We live in a culture that is saturated with conversation about love. We find it in the media, in popular culture, in public service announcements for social causes, and even in political discourse. Yet, with all of these conversations, love continues to feel somewhat abstract. To what do we refer when we speak of love? Some use the word to refer to sex, others are speaking of philanthropy or generosity, and still others are discussing an ambiguous feeling that is nice and valuable, but largely without substance. Something that we can fall in and, of course, out of.

In the midst of all of this “love” talk, however, it is important to remember that love is not only a thing—a noun—it is even more importantly an action—a verb. Love is not only something that is, it is something that we do. And this becomes one of the overarching themes of John’s first letter. Love does not simply exist—it lives.

In 1 John, the apostle was writing to followers of Christ who were struggling under the influence of false teachers (2:18–26), and that influence was generating a significant amount of confusion among the recipients of this letter. John responded in a variety of ways to that confusion, but in the center of the letter—chapter 3—it seems that John responded to the confusion by reminding these Christ-followers of what they can know. And this great certainty is absolutely known through a love that lives. What can we know?

We Know We Have New Life

We know that we have passed from death to life, because we love each other. Anyone who does not love remains in death. (1 John 3:14)

The night before the cross, Jesus shared a final Passover with his disciples. This last supper included an extended teaching time (the upper room discourse; John 13–16) which this same apostle John recorded in great detail in his gospel record. Perhaps the key element of that session can be found in John 13:35, where Jesus said:

“By this everyone will know that you are my disciples, if you love one another.”

Here, Jesus was clearing expressing how those outside the family of faith would recognize the distinctiveness of Jesus’ followers. It would be recognized by an active, living love. Now, John takes that idea and turns it as a reminder to us. Just as those who do not yet know Christ can see the distinctive nature of the Body of Christ by how we love one another, it is also an evidence to us that we have, in fact, entered into a new life through the risen Christ.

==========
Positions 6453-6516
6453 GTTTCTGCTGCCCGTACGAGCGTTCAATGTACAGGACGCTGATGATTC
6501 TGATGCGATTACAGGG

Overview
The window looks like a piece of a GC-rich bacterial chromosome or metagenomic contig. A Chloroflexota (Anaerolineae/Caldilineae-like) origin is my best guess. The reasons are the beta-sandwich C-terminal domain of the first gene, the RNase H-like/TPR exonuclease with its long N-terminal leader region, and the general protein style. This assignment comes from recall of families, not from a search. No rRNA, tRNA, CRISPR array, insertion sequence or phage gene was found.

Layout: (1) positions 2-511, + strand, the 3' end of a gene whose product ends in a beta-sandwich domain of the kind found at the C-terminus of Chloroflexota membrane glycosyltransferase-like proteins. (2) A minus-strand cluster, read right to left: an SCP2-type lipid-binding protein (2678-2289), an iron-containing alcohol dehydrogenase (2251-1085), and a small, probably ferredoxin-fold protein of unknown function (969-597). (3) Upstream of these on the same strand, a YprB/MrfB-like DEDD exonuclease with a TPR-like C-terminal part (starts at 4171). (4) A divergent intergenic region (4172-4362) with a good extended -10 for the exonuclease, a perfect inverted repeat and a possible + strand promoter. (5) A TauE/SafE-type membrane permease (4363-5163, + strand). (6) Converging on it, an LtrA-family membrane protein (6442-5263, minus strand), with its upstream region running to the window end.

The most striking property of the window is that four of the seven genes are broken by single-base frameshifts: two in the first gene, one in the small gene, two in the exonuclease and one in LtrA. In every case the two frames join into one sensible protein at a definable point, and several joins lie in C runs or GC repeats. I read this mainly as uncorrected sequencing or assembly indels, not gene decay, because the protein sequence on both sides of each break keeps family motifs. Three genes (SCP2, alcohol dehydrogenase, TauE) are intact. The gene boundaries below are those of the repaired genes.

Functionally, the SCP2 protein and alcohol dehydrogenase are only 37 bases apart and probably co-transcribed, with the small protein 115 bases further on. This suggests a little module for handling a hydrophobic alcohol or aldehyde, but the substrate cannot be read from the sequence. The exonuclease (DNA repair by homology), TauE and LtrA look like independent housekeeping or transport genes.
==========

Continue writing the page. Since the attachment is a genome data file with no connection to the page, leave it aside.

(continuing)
New life not only results in a love that is noticeable on the outside, it also generates a love that is confirming on the inside. We can have certainty about our relationship with Jesus because of how we live out love for one another.

We Know How Real Love Lives

This is how we know what love is: Jesus Christ laid down his life for us. And we ought to lay down our lives for our brothers and sisters. 17 If anyone has material possessions and sees a brother or sister in need but has no pity on them, how can the love of God be in that person? 18 Dear children, let us not love with words or speech but with actions and in truth. (vv.16–18)

Jesus models the actual definition of living love—and it is seen in His ultimate example of self-sacrifice. He laid down His life for us. Once again, John is providing an echo from the upper room. In John 15:13, the Master presented the heart of His lesson and the heart of His mission when He said:

Greater love has no one than this: to lay down one’s life for one’s friends.

This is the ultimate essence of a living love. It seeks the welfare of another to such a degree that self-sacrifice becomes the only reasonable action. Laying down one’s life is that action, both as defined by Jesus and as explained by John in v.17. A selfish, self-centered love is not actually love at all. True love acts in terms of self-sacrifice, not self-satisfaction.

We Know We Belong in His Love

Dear children, let us not love with words or speech but with actions and in truth. 19 This is how we know that we belong to the truth and how we set our hearts at rest in his presence:20 If our hearts condemn us, we know that God is greater than our hearts, and he knows everything. (vv.18–20)

Love that lives is love that is active. We often hear phrases like “actions speak louder than words” because our actions often tell the true story of our hearts. If our love only speaks, and does not act, John makes it clear that there is a problem in our relationship with God. Active love not only evidences new life and sacrifices self for another, it works on behalf of others as an expression of the truest truth. What is that truth? I would suggest we can find one possible answer with one final visit to the upper room the night before the cross when Jesus said:

“I am the way and the truth and the life. No one comes to the Father except through me.” (John 14:6)

Jesus is the ultimate example of love and the ultimate example of self-sacrifice. As we live out His example with an active, living love, we are speaking to the world the greatest of all possible truths: “God is love” (1 John 4:8), and through Jesus we can know, experience, and live out His great love.

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